And he explained that serves as a sign that maybe things are starting to come back towards growth, as evidenced by lead times coming down, as well as fairly stable prices, with an uncertain future, which would cause buyers to re-enter the market.

On the negative side, Fiore explained that was evidenced on the output side, with production down 1.9%, and employment down 1.0%.

“We expected production to come down and right-size itself with the forward forecast, which is much less than it had been before June,” he said. “It is not a dramatic step down for output; it is a moderate step down consistent with what we believed months ago, which was a planned step down in output.”

Addressing manufacturing employment, Fiore said that the hire-to-fire ratio came in at nearly 1:1, which he said is the best-performing number, or the lowest number, since he has tracked that data.

“We’re continuing to shed headcount and are stepping production down consistent with the forward forecast,” he said. “The new order level is not sagging as much as it was, which would indicate at some point we will get above that 50 mark. And the input side is sleeping, but it all represents upside for the future. That’s a provider delivery number that will eventually get above 50 when demand gets to a level where suppliers get stressed. And inventory will eventually get above 48 when people are more confident about the future. On the manufacturing inventory number, we probably won’t see it break 50 before 2024. But I have a feeling that by the time we hit March, you’re going to see that number in the city to rain. So, all in all, we had a rejiggering of the five subindexes, all for the positive. Even though the PMI number was south of 47, it was the same as last month, while the fundamentals have shifted for the positive.”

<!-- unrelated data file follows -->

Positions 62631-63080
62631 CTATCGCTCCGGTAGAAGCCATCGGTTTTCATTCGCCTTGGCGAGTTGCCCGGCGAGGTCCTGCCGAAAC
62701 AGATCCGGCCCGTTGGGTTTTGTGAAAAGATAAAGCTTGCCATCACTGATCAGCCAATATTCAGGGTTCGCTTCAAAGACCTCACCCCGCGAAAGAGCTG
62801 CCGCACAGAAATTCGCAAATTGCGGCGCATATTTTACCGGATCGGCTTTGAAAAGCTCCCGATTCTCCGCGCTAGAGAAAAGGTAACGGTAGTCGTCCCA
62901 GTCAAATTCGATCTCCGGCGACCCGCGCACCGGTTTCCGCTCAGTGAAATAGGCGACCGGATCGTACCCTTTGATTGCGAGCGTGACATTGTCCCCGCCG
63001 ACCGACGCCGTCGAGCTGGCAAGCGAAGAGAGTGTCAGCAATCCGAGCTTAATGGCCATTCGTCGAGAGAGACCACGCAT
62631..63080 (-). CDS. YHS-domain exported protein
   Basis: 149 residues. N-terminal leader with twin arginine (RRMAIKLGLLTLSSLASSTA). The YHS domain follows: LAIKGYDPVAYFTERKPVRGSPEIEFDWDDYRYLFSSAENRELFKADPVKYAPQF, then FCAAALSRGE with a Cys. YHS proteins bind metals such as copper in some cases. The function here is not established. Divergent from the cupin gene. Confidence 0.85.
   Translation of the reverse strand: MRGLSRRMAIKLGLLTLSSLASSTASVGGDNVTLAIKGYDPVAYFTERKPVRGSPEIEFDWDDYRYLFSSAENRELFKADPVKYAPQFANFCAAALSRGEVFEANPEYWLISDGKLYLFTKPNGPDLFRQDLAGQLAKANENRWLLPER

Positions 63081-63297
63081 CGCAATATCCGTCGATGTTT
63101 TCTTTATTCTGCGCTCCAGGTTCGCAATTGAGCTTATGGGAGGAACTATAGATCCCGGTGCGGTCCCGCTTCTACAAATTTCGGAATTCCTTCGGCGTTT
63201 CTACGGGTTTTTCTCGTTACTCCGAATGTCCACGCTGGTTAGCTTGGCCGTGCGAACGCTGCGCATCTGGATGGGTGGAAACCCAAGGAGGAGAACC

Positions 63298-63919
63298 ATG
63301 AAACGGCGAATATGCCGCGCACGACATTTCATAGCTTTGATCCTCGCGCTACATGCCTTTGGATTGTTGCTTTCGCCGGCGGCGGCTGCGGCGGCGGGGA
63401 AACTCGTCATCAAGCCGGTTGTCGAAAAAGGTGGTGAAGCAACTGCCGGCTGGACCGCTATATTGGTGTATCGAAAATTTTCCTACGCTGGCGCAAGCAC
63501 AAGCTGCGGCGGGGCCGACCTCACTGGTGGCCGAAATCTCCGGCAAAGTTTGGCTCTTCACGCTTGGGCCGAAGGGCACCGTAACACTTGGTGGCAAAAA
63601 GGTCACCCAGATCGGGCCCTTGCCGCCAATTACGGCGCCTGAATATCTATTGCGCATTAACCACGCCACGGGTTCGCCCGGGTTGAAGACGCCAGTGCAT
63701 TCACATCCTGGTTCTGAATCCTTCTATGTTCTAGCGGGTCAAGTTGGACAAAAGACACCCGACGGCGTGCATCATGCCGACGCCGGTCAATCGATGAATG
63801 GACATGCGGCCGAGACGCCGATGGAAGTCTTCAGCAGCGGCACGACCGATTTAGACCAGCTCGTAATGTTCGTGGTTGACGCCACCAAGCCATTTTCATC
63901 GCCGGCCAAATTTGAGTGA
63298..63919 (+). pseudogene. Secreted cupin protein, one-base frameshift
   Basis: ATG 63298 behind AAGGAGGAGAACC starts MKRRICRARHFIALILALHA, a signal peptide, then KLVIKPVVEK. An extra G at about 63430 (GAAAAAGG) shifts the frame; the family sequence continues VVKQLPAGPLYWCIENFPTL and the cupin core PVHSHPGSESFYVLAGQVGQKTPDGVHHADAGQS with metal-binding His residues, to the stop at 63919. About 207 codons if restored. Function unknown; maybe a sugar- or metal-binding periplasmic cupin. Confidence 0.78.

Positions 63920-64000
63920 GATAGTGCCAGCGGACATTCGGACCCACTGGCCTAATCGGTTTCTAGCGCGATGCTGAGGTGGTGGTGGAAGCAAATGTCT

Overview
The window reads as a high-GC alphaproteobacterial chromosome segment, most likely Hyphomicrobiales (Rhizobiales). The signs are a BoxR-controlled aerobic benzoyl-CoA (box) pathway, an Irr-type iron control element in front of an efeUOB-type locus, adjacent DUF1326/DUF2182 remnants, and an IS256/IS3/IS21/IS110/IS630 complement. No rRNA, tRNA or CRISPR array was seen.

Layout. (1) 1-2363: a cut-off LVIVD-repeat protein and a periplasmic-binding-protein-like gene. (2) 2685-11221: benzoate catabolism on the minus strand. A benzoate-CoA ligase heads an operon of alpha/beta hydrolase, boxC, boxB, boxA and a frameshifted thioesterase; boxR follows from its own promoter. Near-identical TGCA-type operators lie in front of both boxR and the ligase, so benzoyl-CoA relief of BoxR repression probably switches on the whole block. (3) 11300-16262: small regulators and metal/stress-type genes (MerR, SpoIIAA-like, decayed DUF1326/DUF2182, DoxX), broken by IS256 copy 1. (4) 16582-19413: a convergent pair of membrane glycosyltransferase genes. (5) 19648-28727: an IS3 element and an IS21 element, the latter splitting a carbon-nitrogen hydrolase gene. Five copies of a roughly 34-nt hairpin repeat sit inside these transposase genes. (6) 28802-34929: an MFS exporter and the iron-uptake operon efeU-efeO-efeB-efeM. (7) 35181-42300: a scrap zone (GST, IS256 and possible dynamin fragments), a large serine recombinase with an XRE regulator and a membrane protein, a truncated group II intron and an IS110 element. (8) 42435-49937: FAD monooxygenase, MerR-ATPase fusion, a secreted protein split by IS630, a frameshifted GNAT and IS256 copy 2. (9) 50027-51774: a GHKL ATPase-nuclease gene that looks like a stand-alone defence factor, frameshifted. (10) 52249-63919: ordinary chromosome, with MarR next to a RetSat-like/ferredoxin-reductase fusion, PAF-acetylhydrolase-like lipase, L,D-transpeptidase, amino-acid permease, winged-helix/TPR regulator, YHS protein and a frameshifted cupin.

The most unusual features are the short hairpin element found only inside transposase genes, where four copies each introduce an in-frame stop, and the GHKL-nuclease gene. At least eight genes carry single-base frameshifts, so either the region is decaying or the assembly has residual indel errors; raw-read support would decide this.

Sun, 03 Dec 2023 10:00:00 -0600 text/html
ISM Manufacturing Index holds steady in November
Welder welding sheet metal


November ISM Manufacturing PMI was unchanged at 46.7, falling short of the 47.6 consensus and holding steady from October. The latest memorizing signals that manufacturing activity contracted for the 13th straight month after a 28-month period of expansion.

"Companies are

Fri, 01 Dec 2023 01:03:00 -0600 en text/html